Jabberwocky

I sat on the bar stool on Sunday, warming my hands from the chill that’s crept into November. After minutes of small talk of which I never can quite maintain, my friend looked at me and said, “Ok, tell me, why did you cut your hair? I know you too well to realize it was more than just a haircut.”

Last week, I sat on the bathroom floor and cut lock after lock of browns and golds, after nearly two years of basic trims. Minutes later, I felt lighter, as if I had won some victory, and at the same time an extreme sense of loss.

I’m trying to live with this lady called Change. Some days she’s a seeming tyrant, pulling me along; I’m scuffing my toes as I shuffle, cursing each stone that trips me up. I lag behind like a kid being dragged to the dentist. Other days, she’s a storyteller. Her sweet words clutch my heart till I can’t sit still. I swat her hand away and I run past her, ahead to what she’s promised, leaving her in the dust. She calls after me but I’m too far gone to care. I’m impatient with possibility.

I was talking on the phone to my dad the other afternoon, on the drive between work and school, my thumbs drumming the steering wheel to songs I consistently play on repeat. I don’t have many of these phone conversations and I felt grateful to have a few minutes to hear about his day to day. As we were chatting, I asked a question that felt unexpected, even to myself, “Did I talk a lot as a kid?” He laughed. “We couldn’t keep you quiet. We called you Jabberwocky.”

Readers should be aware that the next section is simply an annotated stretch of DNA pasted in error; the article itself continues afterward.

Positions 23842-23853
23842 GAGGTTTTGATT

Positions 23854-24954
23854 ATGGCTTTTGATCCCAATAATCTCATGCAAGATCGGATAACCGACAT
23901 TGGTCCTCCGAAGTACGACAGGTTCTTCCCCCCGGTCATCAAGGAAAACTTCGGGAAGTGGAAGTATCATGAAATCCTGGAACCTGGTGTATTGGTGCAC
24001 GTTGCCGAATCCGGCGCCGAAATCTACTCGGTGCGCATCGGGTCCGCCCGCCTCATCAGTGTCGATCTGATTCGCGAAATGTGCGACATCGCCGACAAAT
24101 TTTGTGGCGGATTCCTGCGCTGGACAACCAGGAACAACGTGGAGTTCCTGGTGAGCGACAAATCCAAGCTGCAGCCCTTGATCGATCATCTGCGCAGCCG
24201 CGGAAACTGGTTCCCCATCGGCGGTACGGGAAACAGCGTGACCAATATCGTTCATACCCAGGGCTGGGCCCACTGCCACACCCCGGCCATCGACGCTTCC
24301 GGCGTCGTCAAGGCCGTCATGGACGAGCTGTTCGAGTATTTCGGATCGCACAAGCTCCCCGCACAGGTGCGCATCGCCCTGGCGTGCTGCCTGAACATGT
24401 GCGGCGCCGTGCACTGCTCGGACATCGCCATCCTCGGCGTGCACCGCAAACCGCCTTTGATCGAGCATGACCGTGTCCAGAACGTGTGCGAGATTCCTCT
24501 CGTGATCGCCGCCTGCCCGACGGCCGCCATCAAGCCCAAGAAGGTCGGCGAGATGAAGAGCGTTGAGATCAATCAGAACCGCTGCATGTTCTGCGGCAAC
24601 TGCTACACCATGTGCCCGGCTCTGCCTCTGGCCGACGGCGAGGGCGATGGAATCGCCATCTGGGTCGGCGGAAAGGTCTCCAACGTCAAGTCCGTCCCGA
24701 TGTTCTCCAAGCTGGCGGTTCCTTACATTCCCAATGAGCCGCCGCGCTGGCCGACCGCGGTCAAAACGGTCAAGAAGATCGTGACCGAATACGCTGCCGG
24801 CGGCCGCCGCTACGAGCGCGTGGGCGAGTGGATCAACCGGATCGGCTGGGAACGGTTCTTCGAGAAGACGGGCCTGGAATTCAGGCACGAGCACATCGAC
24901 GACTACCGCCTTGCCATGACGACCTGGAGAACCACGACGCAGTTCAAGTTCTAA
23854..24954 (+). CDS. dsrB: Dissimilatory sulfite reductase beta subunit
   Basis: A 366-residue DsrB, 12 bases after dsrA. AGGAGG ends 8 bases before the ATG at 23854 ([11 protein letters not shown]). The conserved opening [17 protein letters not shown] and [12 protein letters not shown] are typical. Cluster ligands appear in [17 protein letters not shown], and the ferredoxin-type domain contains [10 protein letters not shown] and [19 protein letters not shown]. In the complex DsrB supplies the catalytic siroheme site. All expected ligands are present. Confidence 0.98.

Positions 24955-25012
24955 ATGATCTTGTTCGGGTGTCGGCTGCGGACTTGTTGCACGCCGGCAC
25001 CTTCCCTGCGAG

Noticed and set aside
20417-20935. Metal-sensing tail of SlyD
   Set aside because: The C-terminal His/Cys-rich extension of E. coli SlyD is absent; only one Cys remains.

I went back and reread the poem Jabberwocky by Lewis Carroll and had one of those “What were my parents thinking” moments. In my head I had remembered it being sort of dark. The story is terrifying. Calling your child a monster that gets slain in the middle of the night could be traumatizing, or at the least get you weird looks from anyone who knows the poem.

Some days I don’t know if I’m the monster or the girl. Maybe it speaks to my obsession with the dark and trying to figure it all out, trying to slay whatever voices I can. Slay the insecurity. Slay the struggles that always seem to be one step behind, that foot on the creaking board, that weight I expect to overtake me. Slay those parts of me that I deem unworthy or unattractive or any word that describes that fear of being noticed and then passed by with whispered voices.

I cut my hair and yell, “I’m different. Don’t you see. I’m not that thing you thought and rejected.” I look around at the marbled sink and feel the cold, tiled floor and realize it’s just me. I’m talking to myself.

Once upon a time you thought you’d never cut your hair on the bathroom floor again. I don’t know how the story ends, or if I’ll find myself here again. History tends to repeat itself. I’m learning to accept with compassion that we’re all still becoming. Maybe a part of that means beginning to tolerate the discomfort of this middle space, letting go of my battle with Change and her wild ways. And, maybe it also means, on days like this, embracing my humanity and taking a moment to laugh at the hair on the floor and fact that it’s going to take awhile to grow out again. And, that’s okay. That’s okay.

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